As an EFT professional certified by ACEP (Association for Comprehensive Energy Psychology), I’m expected to follow that organization’s guidelines for ethical practice.

To be certified by ACEP, I had to demonstrate my ability to carry out EFT processes skillfully, and pass an examination on ethics.

Being an RN, I was already familiar with many of the guidelines ACEP spells out:

– Keeping what clients tell me confidential

– Demonstrating respect and compassion for clients

– Refraining from establishing romantic, sexual, or social relationships with clients.

While it’s obvious why provider-client romantic and sexual relationships are forbidden, the reason for banning purely social interactions may be less clear.

Adding a social dimension shifts the relationship’s purpose and focus.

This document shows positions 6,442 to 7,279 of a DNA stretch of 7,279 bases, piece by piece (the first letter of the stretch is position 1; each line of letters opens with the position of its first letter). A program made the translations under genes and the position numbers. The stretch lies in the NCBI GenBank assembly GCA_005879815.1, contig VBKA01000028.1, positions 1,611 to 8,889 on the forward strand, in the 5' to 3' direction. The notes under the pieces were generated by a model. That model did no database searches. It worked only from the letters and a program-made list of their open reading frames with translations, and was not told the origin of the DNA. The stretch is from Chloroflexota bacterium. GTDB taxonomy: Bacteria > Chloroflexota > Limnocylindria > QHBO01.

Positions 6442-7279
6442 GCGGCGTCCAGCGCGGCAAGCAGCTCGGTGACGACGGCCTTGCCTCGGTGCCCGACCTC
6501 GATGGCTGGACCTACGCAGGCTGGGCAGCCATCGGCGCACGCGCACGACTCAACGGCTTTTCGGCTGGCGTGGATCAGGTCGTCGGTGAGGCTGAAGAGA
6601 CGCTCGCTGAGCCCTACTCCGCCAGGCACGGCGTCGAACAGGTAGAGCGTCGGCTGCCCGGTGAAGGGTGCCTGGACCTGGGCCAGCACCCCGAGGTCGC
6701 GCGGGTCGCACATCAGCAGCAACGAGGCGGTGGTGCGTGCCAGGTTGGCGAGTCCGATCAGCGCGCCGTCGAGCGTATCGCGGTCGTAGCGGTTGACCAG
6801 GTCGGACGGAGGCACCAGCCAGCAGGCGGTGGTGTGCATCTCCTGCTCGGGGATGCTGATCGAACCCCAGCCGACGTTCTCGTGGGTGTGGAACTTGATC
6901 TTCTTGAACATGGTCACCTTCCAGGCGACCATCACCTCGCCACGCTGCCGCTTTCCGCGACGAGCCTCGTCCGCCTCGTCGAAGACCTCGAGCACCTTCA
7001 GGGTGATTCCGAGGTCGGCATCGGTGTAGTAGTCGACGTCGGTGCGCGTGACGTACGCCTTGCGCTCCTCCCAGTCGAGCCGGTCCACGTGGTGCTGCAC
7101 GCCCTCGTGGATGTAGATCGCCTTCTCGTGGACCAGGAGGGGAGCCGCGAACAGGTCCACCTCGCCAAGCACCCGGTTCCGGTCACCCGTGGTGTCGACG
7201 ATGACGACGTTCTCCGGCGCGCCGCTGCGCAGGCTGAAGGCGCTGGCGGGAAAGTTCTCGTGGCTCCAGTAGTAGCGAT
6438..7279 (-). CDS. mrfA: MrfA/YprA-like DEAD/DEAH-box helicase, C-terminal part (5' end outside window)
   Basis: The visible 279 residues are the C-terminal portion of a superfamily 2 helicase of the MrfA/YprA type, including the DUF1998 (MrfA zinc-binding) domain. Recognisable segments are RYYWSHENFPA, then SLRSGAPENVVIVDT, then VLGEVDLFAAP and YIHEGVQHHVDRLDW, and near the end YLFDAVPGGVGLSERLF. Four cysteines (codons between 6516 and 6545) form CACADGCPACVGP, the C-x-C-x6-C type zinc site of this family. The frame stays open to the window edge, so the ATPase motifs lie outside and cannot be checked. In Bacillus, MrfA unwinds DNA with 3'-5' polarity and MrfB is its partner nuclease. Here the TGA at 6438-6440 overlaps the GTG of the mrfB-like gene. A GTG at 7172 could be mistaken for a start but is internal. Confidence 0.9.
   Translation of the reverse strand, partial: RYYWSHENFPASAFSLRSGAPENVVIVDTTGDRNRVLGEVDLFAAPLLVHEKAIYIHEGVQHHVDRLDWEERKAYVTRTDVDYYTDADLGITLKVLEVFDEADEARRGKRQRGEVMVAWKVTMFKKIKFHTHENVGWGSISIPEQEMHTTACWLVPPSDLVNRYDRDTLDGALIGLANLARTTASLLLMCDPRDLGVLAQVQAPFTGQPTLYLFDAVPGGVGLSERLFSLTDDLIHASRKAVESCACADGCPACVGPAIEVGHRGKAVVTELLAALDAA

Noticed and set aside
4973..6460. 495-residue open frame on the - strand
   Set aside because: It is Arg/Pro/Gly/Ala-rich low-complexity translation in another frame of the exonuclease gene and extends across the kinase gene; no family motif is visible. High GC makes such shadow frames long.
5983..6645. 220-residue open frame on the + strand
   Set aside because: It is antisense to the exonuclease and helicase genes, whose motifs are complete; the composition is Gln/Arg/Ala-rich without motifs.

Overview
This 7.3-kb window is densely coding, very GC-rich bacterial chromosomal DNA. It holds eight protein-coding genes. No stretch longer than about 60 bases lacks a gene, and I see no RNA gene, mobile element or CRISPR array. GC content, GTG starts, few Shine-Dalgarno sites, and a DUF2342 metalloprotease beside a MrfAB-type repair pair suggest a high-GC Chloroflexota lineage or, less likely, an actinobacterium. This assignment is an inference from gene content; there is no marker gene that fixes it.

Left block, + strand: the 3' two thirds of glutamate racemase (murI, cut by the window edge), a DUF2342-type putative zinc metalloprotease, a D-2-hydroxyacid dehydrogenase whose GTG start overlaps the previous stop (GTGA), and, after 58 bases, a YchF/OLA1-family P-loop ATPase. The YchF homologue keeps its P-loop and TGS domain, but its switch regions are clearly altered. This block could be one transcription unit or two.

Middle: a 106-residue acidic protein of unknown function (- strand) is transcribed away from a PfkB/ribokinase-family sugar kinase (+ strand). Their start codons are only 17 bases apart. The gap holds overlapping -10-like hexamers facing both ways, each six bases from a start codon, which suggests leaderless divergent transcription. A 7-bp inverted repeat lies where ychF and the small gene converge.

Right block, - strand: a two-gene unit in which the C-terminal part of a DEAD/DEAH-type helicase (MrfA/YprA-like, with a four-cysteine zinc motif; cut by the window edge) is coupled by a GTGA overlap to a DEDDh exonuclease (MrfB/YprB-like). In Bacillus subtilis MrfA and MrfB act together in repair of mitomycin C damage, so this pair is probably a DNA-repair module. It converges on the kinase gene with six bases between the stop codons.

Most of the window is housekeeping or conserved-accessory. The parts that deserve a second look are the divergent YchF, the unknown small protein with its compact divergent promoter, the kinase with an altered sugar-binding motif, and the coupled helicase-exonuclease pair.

In therapeutic relationships, the client’s welfare is the paramount concern. In social relationships, give and take is the norm – both parties expect to benefit emotionally, and perhaps in other ways.

So, when clients invite me to birthday parties, weddings. etc., or suggest meeting for dinner, I must decline, however regretfully. I say regretfully because clients drawn to EFT tend to be the kind of folks I like – mature, interesting, and willing to confront their demons in non-traditional ways.